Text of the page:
Study indicates potential of berry extract to fight off dental bacteria
BRISBANE, Australia: A recent study has suggested that concentrated extracts of polyphenol-rich fruits such as cranberries and blueberries could prove beneficial for combating certain bacteria in dental biofilm. The findings of the research, conducted at the University of Queensland in Brisbane and the University of Bristol in the UK, indicate the potential for cranberry phenols to modulate the pathogenicity of dental plaque.
The objective of the study was to continue testing natural components from fruit as bacteria inhibitors, and to further the research of their effects on oral health.
The researchers tested high-quality extracts, prepared as bioactive molecules from cranberries, blueberries and strawberries, as well as a combination of the three berry extracts called Orophenol, on 24-hour-old Streptococcus mutans biofilms and compared them to the effects of a vehicle control.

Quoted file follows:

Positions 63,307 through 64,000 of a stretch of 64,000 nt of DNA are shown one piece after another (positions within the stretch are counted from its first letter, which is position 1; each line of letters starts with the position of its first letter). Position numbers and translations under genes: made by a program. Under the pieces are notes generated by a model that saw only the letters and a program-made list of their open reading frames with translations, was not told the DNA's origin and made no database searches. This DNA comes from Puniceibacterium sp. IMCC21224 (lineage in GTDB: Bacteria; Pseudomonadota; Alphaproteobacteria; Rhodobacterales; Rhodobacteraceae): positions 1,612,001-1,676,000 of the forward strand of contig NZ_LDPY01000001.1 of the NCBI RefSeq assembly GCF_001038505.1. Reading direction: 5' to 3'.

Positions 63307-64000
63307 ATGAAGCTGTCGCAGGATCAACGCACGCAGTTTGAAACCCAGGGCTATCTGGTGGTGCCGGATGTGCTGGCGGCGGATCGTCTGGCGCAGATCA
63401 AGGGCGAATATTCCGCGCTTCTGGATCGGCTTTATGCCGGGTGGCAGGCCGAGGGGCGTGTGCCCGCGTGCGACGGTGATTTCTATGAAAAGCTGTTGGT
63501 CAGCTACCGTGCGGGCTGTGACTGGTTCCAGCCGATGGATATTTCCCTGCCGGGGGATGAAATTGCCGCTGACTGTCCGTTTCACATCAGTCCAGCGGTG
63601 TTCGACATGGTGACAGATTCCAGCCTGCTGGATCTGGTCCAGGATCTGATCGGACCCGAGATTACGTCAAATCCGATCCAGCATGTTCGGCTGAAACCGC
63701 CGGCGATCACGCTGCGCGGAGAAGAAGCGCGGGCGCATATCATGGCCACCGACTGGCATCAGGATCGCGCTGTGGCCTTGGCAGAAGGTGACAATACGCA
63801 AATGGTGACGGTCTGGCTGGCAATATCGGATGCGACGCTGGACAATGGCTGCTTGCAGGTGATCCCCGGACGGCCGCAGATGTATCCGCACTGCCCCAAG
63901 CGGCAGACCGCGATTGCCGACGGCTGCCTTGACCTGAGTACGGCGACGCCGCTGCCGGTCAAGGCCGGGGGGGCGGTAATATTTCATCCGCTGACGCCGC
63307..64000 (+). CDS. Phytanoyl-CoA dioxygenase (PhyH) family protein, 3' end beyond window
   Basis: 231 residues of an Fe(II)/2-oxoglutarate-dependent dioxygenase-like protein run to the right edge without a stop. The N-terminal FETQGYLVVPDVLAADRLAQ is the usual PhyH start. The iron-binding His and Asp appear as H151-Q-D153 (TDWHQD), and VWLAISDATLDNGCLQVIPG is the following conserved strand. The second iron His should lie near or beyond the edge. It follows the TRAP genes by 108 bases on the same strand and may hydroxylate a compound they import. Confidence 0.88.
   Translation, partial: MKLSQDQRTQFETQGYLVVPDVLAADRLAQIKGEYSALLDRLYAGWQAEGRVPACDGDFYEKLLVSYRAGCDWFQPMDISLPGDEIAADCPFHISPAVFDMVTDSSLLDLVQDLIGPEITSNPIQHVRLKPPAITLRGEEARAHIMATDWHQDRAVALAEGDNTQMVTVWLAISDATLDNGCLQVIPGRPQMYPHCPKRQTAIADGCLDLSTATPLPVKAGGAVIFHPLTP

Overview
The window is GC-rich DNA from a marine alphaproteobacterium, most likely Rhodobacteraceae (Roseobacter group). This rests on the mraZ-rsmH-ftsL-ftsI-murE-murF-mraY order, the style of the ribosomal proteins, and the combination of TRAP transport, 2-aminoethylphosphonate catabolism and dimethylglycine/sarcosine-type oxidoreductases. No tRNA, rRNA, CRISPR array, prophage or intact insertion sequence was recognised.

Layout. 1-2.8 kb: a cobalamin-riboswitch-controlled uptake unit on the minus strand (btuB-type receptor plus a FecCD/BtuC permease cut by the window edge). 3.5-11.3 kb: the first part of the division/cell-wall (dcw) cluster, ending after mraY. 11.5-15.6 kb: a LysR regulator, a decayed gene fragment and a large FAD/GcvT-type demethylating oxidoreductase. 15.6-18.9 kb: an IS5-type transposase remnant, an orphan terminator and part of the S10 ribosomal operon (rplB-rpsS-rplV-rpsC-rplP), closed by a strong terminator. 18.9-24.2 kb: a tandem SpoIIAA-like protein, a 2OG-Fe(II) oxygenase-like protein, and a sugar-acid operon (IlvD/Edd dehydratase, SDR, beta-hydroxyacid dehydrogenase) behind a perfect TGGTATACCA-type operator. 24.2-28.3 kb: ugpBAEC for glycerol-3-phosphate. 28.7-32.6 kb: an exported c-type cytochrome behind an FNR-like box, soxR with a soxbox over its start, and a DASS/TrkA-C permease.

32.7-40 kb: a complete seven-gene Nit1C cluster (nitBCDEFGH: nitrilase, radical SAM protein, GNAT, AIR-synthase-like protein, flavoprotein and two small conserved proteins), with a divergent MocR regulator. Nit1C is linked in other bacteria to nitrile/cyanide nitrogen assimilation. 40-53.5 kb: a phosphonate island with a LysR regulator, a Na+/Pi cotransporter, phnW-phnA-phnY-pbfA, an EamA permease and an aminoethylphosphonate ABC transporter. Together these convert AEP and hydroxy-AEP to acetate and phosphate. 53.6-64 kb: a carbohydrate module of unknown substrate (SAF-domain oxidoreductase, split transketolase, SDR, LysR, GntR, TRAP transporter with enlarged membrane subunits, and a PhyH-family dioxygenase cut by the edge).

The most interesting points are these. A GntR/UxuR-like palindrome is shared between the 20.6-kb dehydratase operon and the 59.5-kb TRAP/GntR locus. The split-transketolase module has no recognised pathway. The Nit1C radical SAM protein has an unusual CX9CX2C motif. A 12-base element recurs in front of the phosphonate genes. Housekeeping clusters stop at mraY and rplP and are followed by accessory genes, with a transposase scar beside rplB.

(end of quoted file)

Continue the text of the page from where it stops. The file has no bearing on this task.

The study found that higher concentrations of cranberry extract significantly reduced the bacteria’s metabolic activity and acid production and bacterial/exopolysaccharide biovolumes, as well as resulted in a less compact architectural structure than that of the control-treated biofilms. Orophenol also had a significant impact, but slightly lower than that of cranberries. Only the highest concentration level of blueberry extract significantly reduced metabolic activity and acidogenicity, but did not significantly affect the biovolume or biofilm architecture. The extract from strawberries had no significant impact on any bacterial activity. No extract killed the bacteria.
Continued research goes into fruit extracts for oral health care and bacteria management.
The study, titled “Inhibitory effects of fruit berry extracts on Streptococcus mutans biofilms”, was published online in the European Journal of Oral Sciences on 28 December 2018 ahead of inclusion in an issue.